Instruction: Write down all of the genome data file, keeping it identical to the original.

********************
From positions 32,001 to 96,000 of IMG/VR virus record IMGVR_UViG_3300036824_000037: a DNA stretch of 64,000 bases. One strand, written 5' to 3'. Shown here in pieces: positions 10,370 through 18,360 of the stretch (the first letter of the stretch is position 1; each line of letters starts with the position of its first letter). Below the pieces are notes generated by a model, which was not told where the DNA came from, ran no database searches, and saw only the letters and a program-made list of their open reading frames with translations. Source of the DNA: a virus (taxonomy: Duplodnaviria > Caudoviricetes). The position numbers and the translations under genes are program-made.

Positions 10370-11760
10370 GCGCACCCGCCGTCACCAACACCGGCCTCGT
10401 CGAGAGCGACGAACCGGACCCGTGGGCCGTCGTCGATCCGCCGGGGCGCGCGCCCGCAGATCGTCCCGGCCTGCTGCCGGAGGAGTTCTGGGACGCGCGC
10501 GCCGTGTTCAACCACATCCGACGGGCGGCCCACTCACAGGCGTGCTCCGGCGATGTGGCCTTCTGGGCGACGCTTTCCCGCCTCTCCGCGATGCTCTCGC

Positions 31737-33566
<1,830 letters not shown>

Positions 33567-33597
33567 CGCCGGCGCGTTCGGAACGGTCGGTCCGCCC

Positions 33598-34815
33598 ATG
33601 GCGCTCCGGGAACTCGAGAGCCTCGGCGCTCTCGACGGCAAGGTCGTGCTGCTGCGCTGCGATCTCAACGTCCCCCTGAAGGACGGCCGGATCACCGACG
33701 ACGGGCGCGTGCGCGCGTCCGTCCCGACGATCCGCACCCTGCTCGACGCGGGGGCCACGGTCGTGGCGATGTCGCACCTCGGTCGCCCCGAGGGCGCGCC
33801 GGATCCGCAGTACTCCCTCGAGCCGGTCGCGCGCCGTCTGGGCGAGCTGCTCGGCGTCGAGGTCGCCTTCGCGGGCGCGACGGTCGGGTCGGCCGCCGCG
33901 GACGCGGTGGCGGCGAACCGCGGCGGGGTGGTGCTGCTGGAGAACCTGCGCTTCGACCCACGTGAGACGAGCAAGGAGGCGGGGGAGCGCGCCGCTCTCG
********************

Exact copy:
From positions 32,001 to 96,000 of IMG/VR virus record IMGVR_UViG_3300036824_000037: a DNA stretch of 64,000 bases. One strand, written 5' to 3'. Shown here in pieces: positions 10,370 through 18,360 of the stretch (the first letter of the stretch is position 1; each line of letters starts with the position of its first letter). Below the pieces are notes generated by a model, which was not told where the DNA came from, ran no database searches, and saw only the letters and a program-made list of their open reading frames with translations. Source of the DNA: a virus (taxonomy: Duplodnaviria > Caudoviricetes). The position numbers and the translations under genes are program-made.

Positions 10370-11760
10370 GCGCACCCGCCGTCACCAACACCGGCCTCGT
10401 CGAGAGCGACGAACCGGACCCGTGGGCCGTCGTCGATCCGCCGGGGCGCGCGCCCGCAGATCGTCCCGGCCTGCTGCCGGAGGAGTTCTGGGACGCGCGC
10501 GCCGTGTTCAACCACATCCGACGGGCGGCCCACTCACAGGCGTGCTCCGGCGATGTGGCCTTCTGGGCGACGCTTTCCCGCCTCTCCGCGATGCTCTCGC

Positions 31737-33566
<1,830 letters not shown>

Positions 33567-33597
33567 CGCCGGCGCGTTCGGAACGGTCGGTCCGCCC

Positions 33598-34815
33598 ATG
33601 GCGCTCCGGGAACTCGAGAGCCTCGGCGCTCTCGACGGCAAGGTCGTGCTGCTGCGCTGCGATCTCAACGTCCCCCTGAAGGACGGCCGGATCACCGACG
33701 ACGGGCGCGTGCGCGCGTCCGTCCCGACGATCCGCACCCTGCTCGACGCGGGGGCCACGGTCGTGGCGATGTCGCACCTCGGTCGCCCCGAGGGCGCGCC
33801 GGATCCGCAGTACTCCCTCGAGCCGGTCGCGCGCCGTCTGGGCGAGCTGCTCGGCGTCGAGGTCGCCTTCGCGGGCGCGACGGTCGGGTCGGCCGCCGCG
33901 GACGCGGTGGCGGCGAACCGCGGCGGGGTGGTGCTGCTGGAGAACCTGCGCTTCGACCCACGTGAGACGAGCAAGGAGGCGGGGGAGCGCGCCGCTCTCG